Tuesday, 15 April 2014

The Luminaries (not an A to Z post)

'The Luminaries' by Eleanor Catton. Wow and more wow. And so not what I expected. I only just read 'The Rehearsal' about six months ago and it is a very avant garde novel. When I read that her second, 'The Luminaries', had first been shortlisted and then won the Booker I added myself to the queue of people waiting to borrow it from the library. I had not read anything about the story so I had no preconceptions about it. It has everything really; it has history, it has intrigue, it has murder and disappearances, it has stolen gold and it has young love. And what a wonderful cast of characters, and all of them important to the plot, not just there to fill the background. And moral ambiguity, not that you can't tell the goodies from the baddies, just that everyone is really human, with both strengths and weaknesses. The only thing I didn't really get were the lunar and astrological references, I was not sure quite what relevance they had, to the story or anything.
Hokitika 1870
Set in the (presumably) (but apparently notfictional town of Hokitika in New Zealand during the latter half of the nineteenth century we are introduced to a group of twelve men who are meeting to discuss the death of one local man and the disappearance of another. A new arrival in the form of Walter Moody happens upon their gathering and by a circuitous route ends up being told the entire story. This takes up the first 300 pages or so. I confess I was a bit daunted by the size of the book and dawdled through this first part, then realising that it had to go back to the library I have read the last 500 pages in just a few days (and please excuse the rushed review as it is now overdue). I think this was a good thing because it is the kind of book that benefits from full immersion; it is full of atmosphere and historical detail. It wasn't until I wrote out this first quote that I realised how apposite it is, because it involves a simile that conjures up an image that we might not be familiar with, but which the characters in the book would know very well:

"The report from the small gun was hollow, even unremarkable - like the cracking of a topsail far above a deck. It seemed an echo of itself, as if the real shot had fired somewhere much further away." (p.160)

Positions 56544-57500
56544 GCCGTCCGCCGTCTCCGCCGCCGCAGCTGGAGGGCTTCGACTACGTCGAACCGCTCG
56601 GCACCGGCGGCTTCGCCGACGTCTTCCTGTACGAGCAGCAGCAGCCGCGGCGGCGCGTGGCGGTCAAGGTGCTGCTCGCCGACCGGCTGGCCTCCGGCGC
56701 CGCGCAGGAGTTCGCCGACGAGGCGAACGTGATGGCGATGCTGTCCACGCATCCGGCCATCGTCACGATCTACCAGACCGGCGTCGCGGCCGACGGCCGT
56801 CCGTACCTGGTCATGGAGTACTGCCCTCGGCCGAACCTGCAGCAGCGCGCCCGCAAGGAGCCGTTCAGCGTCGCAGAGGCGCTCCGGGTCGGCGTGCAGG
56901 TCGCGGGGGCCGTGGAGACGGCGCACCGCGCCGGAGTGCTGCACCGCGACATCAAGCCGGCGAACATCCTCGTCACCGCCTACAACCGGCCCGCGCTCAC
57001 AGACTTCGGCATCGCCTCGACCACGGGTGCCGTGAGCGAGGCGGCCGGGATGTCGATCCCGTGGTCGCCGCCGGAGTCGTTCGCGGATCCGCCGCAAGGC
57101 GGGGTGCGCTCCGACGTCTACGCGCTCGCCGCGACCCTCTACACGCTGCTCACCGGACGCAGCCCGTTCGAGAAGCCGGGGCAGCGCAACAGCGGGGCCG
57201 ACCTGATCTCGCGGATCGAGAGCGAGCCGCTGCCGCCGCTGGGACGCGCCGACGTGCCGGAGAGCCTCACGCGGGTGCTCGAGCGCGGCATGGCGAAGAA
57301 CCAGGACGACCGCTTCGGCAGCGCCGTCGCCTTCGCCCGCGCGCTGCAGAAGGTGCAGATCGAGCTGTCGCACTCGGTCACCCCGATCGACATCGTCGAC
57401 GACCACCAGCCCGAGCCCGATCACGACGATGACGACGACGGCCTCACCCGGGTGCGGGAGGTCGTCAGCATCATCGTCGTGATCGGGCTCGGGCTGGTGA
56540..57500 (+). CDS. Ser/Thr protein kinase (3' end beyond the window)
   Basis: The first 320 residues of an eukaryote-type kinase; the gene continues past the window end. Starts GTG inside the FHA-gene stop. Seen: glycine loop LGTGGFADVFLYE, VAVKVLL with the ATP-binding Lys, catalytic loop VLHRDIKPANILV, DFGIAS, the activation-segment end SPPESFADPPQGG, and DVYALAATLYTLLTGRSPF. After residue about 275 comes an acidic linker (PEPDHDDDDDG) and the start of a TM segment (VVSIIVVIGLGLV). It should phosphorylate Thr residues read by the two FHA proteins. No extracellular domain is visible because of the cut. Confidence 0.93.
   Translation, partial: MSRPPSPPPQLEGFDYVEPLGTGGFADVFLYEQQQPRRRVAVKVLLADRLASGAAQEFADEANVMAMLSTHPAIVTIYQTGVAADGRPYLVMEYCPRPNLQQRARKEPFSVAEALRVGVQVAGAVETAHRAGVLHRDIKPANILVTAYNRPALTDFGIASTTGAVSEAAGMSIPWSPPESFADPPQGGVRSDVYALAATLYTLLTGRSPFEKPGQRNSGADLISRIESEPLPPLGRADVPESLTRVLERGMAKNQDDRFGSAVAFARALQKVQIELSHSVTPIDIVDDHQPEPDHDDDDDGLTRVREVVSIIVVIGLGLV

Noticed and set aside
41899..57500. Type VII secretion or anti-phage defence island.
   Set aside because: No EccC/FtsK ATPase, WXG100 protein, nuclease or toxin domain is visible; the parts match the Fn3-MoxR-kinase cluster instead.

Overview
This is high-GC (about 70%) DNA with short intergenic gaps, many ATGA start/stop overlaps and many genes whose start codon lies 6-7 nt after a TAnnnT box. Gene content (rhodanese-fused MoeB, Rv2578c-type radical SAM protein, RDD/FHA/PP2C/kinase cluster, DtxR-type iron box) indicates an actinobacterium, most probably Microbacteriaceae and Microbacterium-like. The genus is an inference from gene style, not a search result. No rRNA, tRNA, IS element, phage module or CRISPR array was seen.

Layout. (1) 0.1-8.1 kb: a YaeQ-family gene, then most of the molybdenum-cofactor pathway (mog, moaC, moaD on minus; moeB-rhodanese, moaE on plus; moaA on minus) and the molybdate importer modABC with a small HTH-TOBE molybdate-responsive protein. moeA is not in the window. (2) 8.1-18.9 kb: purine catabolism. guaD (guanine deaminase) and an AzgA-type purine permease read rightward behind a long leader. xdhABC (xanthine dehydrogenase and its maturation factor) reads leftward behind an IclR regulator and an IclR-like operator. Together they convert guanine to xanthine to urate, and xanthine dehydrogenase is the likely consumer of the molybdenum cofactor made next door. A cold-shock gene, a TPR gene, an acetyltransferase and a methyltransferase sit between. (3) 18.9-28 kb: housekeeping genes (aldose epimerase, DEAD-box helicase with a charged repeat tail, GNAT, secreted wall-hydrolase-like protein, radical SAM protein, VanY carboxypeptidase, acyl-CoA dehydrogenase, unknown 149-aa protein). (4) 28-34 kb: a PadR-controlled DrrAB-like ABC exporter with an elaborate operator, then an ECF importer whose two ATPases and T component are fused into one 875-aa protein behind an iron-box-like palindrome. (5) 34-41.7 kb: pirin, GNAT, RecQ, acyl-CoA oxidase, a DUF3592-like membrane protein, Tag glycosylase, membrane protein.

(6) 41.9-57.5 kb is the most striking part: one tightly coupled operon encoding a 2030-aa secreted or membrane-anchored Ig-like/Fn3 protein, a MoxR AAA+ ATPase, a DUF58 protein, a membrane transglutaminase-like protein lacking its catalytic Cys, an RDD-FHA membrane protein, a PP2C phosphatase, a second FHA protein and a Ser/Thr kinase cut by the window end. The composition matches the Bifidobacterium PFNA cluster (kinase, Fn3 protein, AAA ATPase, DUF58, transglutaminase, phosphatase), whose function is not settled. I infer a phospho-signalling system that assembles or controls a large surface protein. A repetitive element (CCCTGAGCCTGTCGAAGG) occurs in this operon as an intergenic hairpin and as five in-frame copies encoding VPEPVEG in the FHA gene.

The second quote similarly creates an image (one that I very much sympathise with because I feel the same) but that is again something not familiar in everyday modern life:

" 'I've been busy,' said Balfour, eyeing the candle a second time - for ever since he was a boy he had not been able to sit before a candle without wanting to touch it, to sweep his index finger through the flame until it blackened, to mould the soft edges where the wax was warm, to dip his fingertip into the pool of molten he sat and then withdraw it, swiftly, so that the tallow formed a yellow cap over the pad of his finger which blanched and constricted as it cooled." (p.196)

What is really wonderful about the book though is the complexity of the plot. It is simply a darn good story, well written and well put together. It twists and turns and, like the men in the 'fellowship', we get dribs and drabs of information, some by deliberate and often furtive enquiries, but some come across by accident in the course of life in a small and intimate community. Everybody knows each other and each other's business. The social and political attitudes of the time are very vividly represented. The feeling of being far from home is a theme for many characters and much of the language refers to going back when a suitable fortune has been made. The influence of the gold is everywhere, in the forefront of everyone's interactions. In Anna, Lydia and Margaret we have three women who are victims of the harsh life that exists in this outpost of the empire, all of whom have reacted in different ways to the restrictions of their gender. I was concerned that the 'whore' thing might be a bit clich├ęd, but Anna is a very real character and all the men's opinions and reactions to her are cogent with their respective personalities. It just occurred to me that it was interesting to so enjoy a book that was much more focussed on male characters because so many books that I read are by and about women.

Final quote comes from Moody, and I kind of liked it because it sums up the process of reading the book. Having followed through several months the book then cycles around on itself to the backstory of the main players, though one vital event was left unexplained, but I don't begrudge it.

" 'All that is impertinent is not only immaterial; it is, in many cases, deliberately misleading. Gentlemen,' (though this collective address sat oddly, considering the mixed company in the room) 'I contend that there are no whole truths, there are only pertinent truths - and pertinence, you must agree, it always a matter of perspective. I do not believe that any one of you had perjured himself in any way tonight, but your perspectives are very many, and you will forgive me if I do not take your tale for something whole." (p.282)

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